BRIAN Cody sees "extra motivation" for Limerick this Sunday in their under-performance at the same All-Ireland semi-final stage last season.
In the colourful story of the great hurling summer of 2013, the Treaty county's miscue in the semi still ranks as something of an oddity.
No rhyme or reason for their malaise subsequently emerged. Largely, it was consigned to footnote.
Having won Munster and seemingly done the hard bit, they went down to Clare, not the sort of side about which Limerick would have any kind of complex, in a meek encore to their provincial excellence.
"That's extra motivation for them, to ensure that wouldn't happen again," said, Cody traditionally effusive about Kilkenny's next opponents but genuinely impressed by what he saw in Thurles two Sundays ago when Limerick dismantled Wexford.
"I'm sure they will be very, very clear about that. I'm sure they'll be on top of their game on Sunday, which makes it more difficult for us."
"The reality of the Munster final was that they could have been five or six up after 10 minutes," he added, touching on Limerick's defeat to Cork in Páirc Uí Chaoimh.
"Unusually, Shane Dowling missed a couple of frees. He never does and certainly won't ever do it again probably, and even shots from play.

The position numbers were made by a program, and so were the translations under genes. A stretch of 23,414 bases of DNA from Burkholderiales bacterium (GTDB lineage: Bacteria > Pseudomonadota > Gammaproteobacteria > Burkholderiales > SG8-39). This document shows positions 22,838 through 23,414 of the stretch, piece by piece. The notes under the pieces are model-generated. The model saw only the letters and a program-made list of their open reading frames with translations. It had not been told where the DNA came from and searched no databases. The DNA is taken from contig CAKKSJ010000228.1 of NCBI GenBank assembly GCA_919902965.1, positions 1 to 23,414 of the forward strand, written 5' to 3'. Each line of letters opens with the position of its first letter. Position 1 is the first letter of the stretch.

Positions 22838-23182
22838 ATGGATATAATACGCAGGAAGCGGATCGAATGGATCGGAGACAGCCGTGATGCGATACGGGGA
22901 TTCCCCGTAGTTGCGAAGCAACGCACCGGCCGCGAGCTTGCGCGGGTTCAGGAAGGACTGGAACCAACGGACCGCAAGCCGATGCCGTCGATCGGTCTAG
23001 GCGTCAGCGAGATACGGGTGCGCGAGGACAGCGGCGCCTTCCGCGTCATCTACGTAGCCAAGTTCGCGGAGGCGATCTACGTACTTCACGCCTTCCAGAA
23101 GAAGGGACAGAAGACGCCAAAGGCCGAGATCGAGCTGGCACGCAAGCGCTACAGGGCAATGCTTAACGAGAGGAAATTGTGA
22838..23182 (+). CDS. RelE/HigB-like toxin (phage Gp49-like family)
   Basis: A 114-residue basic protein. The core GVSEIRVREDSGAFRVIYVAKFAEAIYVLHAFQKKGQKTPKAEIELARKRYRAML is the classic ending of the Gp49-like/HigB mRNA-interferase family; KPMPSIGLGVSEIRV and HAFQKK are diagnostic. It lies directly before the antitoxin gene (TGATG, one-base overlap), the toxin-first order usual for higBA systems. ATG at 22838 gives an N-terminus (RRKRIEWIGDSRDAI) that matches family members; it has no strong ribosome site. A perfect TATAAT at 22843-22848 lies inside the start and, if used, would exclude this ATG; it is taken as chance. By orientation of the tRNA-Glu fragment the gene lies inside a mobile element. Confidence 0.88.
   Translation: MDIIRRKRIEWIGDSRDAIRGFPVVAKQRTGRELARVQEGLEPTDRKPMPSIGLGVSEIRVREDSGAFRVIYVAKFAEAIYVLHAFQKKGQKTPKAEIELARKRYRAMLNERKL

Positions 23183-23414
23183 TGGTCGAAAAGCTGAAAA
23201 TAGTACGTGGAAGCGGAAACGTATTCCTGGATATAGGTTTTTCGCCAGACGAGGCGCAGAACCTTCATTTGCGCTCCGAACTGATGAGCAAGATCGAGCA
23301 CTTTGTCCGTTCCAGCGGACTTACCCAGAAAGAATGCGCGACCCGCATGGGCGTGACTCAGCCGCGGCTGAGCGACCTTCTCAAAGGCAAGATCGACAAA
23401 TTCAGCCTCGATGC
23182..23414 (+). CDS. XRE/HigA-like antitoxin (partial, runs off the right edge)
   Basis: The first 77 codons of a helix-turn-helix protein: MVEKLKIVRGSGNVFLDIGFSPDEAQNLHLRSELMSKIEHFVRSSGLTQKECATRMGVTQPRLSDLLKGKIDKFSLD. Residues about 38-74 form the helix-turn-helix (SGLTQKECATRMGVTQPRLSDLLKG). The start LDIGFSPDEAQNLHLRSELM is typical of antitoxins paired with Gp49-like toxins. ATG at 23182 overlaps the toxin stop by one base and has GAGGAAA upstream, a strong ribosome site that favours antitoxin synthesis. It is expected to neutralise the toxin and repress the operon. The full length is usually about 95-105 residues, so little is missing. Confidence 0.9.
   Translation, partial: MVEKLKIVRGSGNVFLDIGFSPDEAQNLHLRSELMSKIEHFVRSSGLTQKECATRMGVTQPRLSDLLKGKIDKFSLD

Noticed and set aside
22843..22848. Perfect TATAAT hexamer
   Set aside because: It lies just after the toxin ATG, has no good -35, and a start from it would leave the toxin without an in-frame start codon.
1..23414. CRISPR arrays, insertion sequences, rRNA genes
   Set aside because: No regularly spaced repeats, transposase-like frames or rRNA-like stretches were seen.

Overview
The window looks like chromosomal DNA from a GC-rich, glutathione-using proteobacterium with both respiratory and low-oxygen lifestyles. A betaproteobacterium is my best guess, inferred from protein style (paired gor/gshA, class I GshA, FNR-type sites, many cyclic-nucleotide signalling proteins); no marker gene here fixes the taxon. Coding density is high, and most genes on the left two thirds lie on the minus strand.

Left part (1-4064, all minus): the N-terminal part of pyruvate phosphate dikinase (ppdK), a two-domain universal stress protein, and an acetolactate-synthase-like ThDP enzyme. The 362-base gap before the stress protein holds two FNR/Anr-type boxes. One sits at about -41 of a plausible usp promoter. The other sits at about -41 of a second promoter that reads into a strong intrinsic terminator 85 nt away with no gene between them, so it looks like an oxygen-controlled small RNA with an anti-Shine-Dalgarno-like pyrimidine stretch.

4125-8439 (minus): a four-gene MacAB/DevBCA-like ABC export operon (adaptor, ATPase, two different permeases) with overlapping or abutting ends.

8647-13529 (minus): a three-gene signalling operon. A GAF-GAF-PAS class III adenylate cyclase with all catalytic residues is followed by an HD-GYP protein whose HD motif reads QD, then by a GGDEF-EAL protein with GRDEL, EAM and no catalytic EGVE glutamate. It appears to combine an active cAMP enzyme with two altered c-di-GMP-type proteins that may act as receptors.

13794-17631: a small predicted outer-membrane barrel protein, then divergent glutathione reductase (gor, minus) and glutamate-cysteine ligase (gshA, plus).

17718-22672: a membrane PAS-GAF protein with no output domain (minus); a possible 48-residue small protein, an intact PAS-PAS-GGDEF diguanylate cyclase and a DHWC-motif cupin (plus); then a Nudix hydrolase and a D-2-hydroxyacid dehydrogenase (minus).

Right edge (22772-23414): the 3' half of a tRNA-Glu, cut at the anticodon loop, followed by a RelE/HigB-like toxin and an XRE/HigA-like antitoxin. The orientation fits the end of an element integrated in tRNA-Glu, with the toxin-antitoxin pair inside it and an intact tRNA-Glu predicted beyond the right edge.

"That was certainly gone out of their play the last day. They've obviously worked on that. They're very dangerous opposition."
In particular, Limerick's midfield pairing of James Ryan and Paul Browne - perhaps their most industrious line against Wexford - were identified as "outstanding."
"They've great experience," he said.
"Their work-rate and their athleticism and everything about them. They've been huge players in every match this year for them.
"Our midfield in the last few matches, neither of the players in the position would have been considered a 'natural midfielder' but they've done very well for us and who knows what midfield we'll come up with the next day.
"But Michael Fennelly and Michael Rice would have been considered two midfielders and both of them were out of the equation at different times."
Cody also stated that Kilkenny "don't look upon it as an annual jaunt," yet last year, he attending both Cork's drawn All-Ireland final with Clare and the replay as a spectator, the first time he has experienced the day as a non participant in eight years.
"You go up there to have a privileged position on All-Ireland final day," he argued.
"You battle for that, you fight for that and if you don't achieve it, you say fair play to the fellas who are there."
"Obviously when new teams come along and win the All-Ireland final, it generates a great sense of excitement or something different or something better than was there before," Cody reckoned after Kilkenny went out in the quarter-final stage to Cork.
"I always think that every year it's good regardless of who wins it because to win the All-Ireland final is a serious achievement.
"I never bought into that it was a better standard of hurling or type of hurling than we had seen before.
"I would say the games over the years have been outstanding games as well but what is the most recent is sometimes looked upon as being something better."